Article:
Warmer weather, rising non-Opec output threaten oil market balance


Growth in global oil demand is expected to increase more slowly over the next few months as warmer temperatures reduce consumption, which could push the market down in the first half of next year, said Tuesday the International Energy Agency. ]

In its monthly report on the oil market, the Paris-based IEA reduced its forecast of oil demand by 100,000 barrels per day (bpd) for this year and next year, at 1 , 5 million bpd in 2017 and 1.3 million bpd in 2018.

Geopolitical tensions in the Middle East and intermittent supply interruptions in Nigeria and Iraq pushed oil to more than $ 60 a barrel for the first time since 2015, while global stocks declined.

"Does this mean that the market has found a" new normal "where the accepted floor could have gone from $ 50 / bbl to $ 60 / bbl? This could be tempting, assuming the disruptions Supply will continue and that tensions in the Middle East will not abate, "said the IEA.

"However, if these problems prove to be temporary, a re-examination of the fundamentals confirms the view expressed last month that the market balance in 2018 does not seem as tight as some would like it to be, and it is not the case. there is not a "new normal".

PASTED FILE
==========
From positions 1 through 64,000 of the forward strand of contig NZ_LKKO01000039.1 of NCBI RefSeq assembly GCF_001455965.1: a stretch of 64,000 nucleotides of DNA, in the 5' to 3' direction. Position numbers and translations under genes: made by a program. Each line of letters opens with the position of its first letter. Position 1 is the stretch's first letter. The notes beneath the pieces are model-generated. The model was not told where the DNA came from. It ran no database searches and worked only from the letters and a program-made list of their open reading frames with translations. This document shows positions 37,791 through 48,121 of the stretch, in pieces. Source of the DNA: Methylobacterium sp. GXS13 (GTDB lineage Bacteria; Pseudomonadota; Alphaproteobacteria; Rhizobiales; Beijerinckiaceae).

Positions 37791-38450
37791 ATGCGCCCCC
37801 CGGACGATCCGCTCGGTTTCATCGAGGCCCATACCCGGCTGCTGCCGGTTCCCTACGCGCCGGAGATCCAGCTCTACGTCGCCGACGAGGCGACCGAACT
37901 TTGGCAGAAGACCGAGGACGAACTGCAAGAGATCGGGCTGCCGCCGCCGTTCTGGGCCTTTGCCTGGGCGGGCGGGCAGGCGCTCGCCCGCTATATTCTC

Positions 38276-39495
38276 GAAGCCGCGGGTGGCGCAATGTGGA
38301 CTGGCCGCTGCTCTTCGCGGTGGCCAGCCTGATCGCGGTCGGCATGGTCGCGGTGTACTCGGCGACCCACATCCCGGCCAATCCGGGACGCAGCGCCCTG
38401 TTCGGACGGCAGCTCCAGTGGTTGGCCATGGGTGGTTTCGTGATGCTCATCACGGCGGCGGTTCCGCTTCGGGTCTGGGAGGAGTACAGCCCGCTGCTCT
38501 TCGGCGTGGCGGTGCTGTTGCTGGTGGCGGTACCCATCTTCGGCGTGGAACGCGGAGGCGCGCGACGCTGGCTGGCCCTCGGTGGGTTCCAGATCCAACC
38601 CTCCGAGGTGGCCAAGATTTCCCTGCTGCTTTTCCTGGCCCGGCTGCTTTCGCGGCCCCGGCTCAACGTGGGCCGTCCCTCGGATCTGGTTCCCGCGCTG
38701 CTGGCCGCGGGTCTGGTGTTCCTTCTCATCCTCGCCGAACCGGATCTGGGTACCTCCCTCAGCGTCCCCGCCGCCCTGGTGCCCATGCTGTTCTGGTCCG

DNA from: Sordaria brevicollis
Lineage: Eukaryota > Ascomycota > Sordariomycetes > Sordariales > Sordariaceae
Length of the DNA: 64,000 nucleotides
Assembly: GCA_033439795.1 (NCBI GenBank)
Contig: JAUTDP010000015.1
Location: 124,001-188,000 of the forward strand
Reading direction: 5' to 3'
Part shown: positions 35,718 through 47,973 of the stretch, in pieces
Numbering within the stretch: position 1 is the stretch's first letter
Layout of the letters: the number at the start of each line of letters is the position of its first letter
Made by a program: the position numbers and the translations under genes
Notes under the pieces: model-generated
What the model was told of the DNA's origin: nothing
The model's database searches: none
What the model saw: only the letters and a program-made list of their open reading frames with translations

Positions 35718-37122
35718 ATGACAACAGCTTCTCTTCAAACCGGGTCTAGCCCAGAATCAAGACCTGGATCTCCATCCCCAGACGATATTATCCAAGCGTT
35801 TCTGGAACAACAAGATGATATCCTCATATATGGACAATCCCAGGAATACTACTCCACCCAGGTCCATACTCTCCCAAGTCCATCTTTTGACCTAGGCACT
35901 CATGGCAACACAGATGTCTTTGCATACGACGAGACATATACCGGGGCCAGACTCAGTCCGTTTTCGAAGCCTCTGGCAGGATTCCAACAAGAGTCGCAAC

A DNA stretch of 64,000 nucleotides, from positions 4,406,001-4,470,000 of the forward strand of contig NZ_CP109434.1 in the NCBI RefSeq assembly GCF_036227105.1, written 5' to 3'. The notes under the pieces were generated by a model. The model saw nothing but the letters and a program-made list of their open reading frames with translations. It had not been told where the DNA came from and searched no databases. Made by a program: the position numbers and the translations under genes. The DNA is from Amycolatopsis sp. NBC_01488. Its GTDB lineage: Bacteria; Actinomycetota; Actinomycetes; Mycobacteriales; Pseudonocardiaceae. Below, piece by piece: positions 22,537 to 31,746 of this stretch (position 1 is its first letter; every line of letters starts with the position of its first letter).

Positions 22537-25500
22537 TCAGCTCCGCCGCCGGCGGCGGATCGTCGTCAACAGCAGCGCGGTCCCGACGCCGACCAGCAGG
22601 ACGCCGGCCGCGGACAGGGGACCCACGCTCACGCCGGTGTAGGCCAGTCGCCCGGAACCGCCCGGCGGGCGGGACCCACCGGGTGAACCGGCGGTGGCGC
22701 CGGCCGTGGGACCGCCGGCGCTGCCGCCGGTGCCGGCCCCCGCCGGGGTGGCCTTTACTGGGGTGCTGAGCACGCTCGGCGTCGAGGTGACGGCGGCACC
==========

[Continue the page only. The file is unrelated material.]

The IEA notes that the output of the Organization of the Petroleum Exporting Countries decreased by 830,000 bpd in October, although the demand for the group's crude oil is expected to fall to 32.6 million bpd in fourth quarter of this year and 32.0 million bpd in the first quarter of 2018.

The group's compliance with its 1.8 million bpd production reduction with 10 partners was 96% in October, the highest since the entry into force of the reduction agreement. the offer in January.

The greatest threat to market equilibrium, apart from a decline in demand, is the growth in supply from non-OPEC countries.

"Even after modest reductions in growth, non-OPEC production will follow this year's 700,000 bpd growth with 1.4 million bpd of additional production in 2018 and growth in demand for it." next year will struggle to match. "



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